During a rehearsal, someone begins toying with the stage lights, illuminating Sarah's nude corpse seated in an upper wing of the theatre. Mike forces the actors to hide in the dressing room, while he hears the voice of a man reciting lines from Othello in the auditorium. The man emerges from the shadows, revealing himself to be Major Bell. In a flashback, it is revealed that Bell – who is in fact Sir Arnold Gates – attacked his wife and co-star Harry after finding them having an affair. He then bound and gagged them, leaving them to starve to death in a locked room beneath the theatre, before departing with his young daughter. Gates wanders the theatre in a fugue state, reliving the night of his murders, and entering the dressing room where the actors are hiding. Inspector Walsh arrives moments later, and apprehends Gates. As Mike and the actors reflect on the events, it is revealed that Julia is in fact Gates's daughter, whom he abandoned after killing Pamela and Harry.




Filming occurred at the Pavilion Theatre on the Cromer Pier

The film was shot on location in Cromer, Norfolk. The seaside theatre in the film was the Pavilion Theatre in Cromer, England.[5] The interior of the theatre was shot on Brighton pier.[citation needed]



The Flesh and Blood Show was released theatrically in the United Kingdom on 23 September 1972 by Tigon Films.[1] The film's climactic sequence was originally filmed and shown in cinemas in 3-D.[6] The film opened theatrically in the United States on 13 July 1973 in Boston, Massachusetts.[7]



The Monthly Film Bulletin wrote: "Despite the standard interpolation of some unconvincing sex and a dismally unsuccessful 3D finale which is literally painful to the eye, The Flesh and Blood Show has an unexpectedly pleasing, old-fashioned quality about it, deriving partly from its elaborate Agatha Christie-type plot, and partly from its setting in a dilapidated old theatre at "Eastcliffe-on-Sea"(actually Brighton pier). The situations which develop from the classical elimination of suspects do become tiresome and are not helped by some coy humour, but at least the film makes good use of its theatrical setting. Patrick Barr livens things up enormously as the villainous Sir Arnold Gates, who apparently entombed his wife and lover after a particularly spirited performance of Othello; and there is a promising opening sequence in which the camera surveys the ominous black outline of the theatre on a stormy night to the sound of Gates' crazed Shakespearian ranting. Practically all of this atmosphere is dissipated in the subsequent intrigues of the young cast, but the basic situation and setting remain sufficiently atypical to sustain interest until the crushingly banal denouement."[8]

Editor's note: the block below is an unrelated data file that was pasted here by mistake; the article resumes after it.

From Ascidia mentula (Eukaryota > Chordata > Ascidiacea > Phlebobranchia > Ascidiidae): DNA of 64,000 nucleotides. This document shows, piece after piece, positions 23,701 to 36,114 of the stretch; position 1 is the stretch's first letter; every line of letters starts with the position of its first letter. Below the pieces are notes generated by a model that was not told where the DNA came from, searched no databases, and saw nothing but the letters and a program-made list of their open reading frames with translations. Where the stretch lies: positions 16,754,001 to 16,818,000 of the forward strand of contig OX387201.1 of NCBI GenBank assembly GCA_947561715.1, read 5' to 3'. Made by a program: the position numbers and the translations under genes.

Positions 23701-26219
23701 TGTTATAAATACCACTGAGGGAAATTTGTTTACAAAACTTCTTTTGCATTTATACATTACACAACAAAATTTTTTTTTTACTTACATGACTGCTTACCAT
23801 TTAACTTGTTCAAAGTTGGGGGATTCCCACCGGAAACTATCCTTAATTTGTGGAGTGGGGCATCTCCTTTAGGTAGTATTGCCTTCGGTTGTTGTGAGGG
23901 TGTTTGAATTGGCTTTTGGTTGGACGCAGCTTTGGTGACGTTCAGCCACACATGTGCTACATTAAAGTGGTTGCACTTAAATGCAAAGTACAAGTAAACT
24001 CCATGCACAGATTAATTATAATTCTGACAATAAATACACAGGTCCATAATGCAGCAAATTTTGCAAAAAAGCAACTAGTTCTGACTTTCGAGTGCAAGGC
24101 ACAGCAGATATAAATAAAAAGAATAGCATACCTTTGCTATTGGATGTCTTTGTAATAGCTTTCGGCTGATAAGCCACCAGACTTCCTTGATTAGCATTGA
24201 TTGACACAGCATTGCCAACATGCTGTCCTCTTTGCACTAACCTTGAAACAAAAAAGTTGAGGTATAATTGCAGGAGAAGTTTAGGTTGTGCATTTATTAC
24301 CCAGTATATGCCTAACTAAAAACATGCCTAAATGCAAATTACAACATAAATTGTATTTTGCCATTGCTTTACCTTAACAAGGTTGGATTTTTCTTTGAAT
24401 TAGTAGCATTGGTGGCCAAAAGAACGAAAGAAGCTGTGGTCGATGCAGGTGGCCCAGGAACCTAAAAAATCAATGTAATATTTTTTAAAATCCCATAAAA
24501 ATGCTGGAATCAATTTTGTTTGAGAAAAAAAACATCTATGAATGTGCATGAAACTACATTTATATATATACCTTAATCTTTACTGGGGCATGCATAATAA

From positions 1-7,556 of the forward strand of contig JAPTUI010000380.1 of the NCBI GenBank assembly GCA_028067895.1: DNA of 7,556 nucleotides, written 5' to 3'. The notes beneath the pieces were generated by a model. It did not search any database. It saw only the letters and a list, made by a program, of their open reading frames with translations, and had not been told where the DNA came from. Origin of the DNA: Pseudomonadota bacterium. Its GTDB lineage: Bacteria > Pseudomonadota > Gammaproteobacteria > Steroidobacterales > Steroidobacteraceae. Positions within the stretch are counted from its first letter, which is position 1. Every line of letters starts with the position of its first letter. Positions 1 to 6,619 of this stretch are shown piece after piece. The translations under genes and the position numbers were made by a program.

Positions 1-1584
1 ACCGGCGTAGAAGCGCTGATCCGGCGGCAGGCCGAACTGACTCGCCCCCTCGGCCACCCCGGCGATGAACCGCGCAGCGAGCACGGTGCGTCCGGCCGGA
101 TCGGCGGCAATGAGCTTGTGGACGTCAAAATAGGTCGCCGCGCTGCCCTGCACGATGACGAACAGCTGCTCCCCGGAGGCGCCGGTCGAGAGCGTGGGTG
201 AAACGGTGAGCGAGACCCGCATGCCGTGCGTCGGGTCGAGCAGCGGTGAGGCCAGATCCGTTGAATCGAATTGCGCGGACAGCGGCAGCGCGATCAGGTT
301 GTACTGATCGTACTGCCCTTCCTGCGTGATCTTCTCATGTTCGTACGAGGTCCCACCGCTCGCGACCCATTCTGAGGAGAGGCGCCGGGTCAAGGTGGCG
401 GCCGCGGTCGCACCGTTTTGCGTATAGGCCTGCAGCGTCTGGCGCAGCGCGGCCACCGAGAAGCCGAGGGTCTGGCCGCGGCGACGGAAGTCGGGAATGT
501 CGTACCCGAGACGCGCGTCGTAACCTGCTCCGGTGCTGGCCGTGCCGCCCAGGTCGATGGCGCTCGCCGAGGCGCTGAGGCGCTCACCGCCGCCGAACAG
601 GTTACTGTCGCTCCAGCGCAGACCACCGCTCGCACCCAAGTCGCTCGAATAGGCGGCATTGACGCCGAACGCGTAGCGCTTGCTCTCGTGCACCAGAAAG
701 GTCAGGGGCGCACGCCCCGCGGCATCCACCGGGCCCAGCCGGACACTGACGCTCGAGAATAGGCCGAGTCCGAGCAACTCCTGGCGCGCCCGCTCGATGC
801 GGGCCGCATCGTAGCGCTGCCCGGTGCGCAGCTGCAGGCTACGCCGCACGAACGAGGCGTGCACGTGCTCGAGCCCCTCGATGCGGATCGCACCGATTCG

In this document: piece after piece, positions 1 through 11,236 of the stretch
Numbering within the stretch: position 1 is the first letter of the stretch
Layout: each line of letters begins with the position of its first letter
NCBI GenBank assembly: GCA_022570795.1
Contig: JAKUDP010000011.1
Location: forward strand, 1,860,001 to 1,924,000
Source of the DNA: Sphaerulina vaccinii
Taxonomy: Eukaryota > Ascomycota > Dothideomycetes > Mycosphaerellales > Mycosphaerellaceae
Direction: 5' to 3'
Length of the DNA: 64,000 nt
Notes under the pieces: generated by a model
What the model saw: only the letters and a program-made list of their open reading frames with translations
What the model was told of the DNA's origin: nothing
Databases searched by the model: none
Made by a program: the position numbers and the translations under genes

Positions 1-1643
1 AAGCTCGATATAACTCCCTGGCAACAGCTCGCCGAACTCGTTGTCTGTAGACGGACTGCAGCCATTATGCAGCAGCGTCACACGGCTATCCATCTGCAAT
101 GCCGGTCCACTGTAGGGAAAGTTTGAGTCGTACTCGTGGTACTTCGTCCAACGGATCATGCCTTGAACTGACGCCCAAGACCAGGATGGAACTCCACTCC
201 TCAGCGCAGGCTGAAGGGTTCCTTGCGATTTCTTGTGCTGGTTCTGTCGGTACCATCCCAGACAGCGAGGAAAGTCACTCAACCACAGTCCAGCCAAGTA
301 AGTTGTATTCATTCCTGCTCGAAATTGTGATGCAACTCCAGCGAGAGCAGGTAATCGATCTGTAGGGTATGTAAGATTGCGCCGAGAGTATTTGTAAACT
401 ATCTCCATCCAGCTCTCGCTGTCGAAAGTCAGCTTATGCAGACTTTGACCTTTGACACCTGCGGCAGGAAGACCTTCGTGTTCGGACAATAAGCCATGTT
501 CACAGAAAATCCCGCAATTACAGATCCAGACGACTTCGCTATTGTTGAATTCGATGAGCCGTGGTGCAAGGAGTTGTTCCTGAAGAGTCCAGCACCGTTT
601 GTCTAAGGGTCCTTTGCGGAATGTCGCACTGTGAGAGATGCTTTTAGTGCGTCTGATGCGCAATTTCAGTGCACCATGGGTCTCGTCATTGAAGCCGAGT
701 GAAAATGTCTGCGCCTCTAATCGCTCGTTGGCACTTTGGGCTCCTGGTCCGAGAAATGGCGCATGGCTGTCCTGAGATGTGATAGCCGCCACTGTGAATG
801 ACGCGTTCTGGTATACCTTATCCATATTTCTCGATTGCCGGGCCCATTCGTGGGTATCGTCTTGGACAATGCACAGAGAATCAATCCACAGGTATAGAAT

André Loiselle, writing in Theatricality in the Horror Film: A Brief Study on the Dark Pleasures of Screen Artifice (2019) calls the film "A minor cult favorite".[9]

Home media


The film was released on DVD by Shriek Show, a division of Media Blasters, in 2006. The special features are a picture gallery, a trailer, and an interview with the director.[10] Kino Lorber issued a Blu-ray edition in 2014 under their "Redemption Films" line, both as a standalone release, as well as in a multi-film set titled The Pete Walker Collection II, alongside Frightmare (1974), House of Mortal Sin (1976), and Home Before Midnight (1979).[11][12]


  1. ^ a b Pykett 2014, p. 50.
  2. ^ "Classic: Film Schedule". Kensington News and Post. 22 September 1972. p. 26 – via Newspapers.com.
  3. ^ Schwartz & Olenski 2002, p. 187.
  4. ^ "The Flesh and Blood Show". British Film Institute Collections Search. Retrieved 19 December 2023.
  5. ^ Pykett 2014, pp. 50–51.
  6. ^ Hutchings 2018, p. 320.
  7. ^ "Films". The Boston Globe. 13 July 1973. p. 60 – via Newspapers.com.
  8. ^ "The Flesh and Blood Show". The Monthly Film Bulletin. 39 (456): 249. 1 January 1972. ProQuest 1305834384 – via ProQuest.
  9. ^ Loiselle 2019, p. 66.
  10. ^ Gibron, Bill (3 August 2005). "The Flesh And Blood Show". DVD Verdict. Retrieved 17 August 2013.
  11. ^ "The Pete Walker Collection II [Blu-ray]". Amazon. 21 April 2015. Archived from the original on 28 August 2022.
  12. ^ Hunter, Rob (18 March 2014). "Redemption Films Spills Pete Walker's 'Frightmare' and 'The Flesh and Blood Show' on to Blu-ray". Film School Rejects. Archived from the original on 28 August 2022.


  • Hutchings, Peter (2009). The A to Z of Horror Cinema. Lanham, MD: Scarecrow Press. ISBN 978-0-810-87050-5. Retrieved 17 August 2013.
  • Hutchings, Peter (2018). Historical Dictionary of Horror Cinema (second ed.). Lanham, MD: Rowman & Littlefield. ISBN 978-1-538-10244-2.
  • Loiselle, André (2019). Theatricality in the Horror Film: A Brief Study on the Dark Pleasures of Screen Artifice. Cambridge: Anthem Press. ISBN 978-1-785-27129-8.
  • Pykett, Derek (2014). British Horror Film Locations. Jefferson, NC: McFarland. ISBN 978-0-786-45193-7.
  • Schwartz, Carol; Olenski, Jim (2002). VideoHound's Cult Flicks & Trash Pics. Canton, MI: Visible Ink Press. ISBN 1-57859-113-9.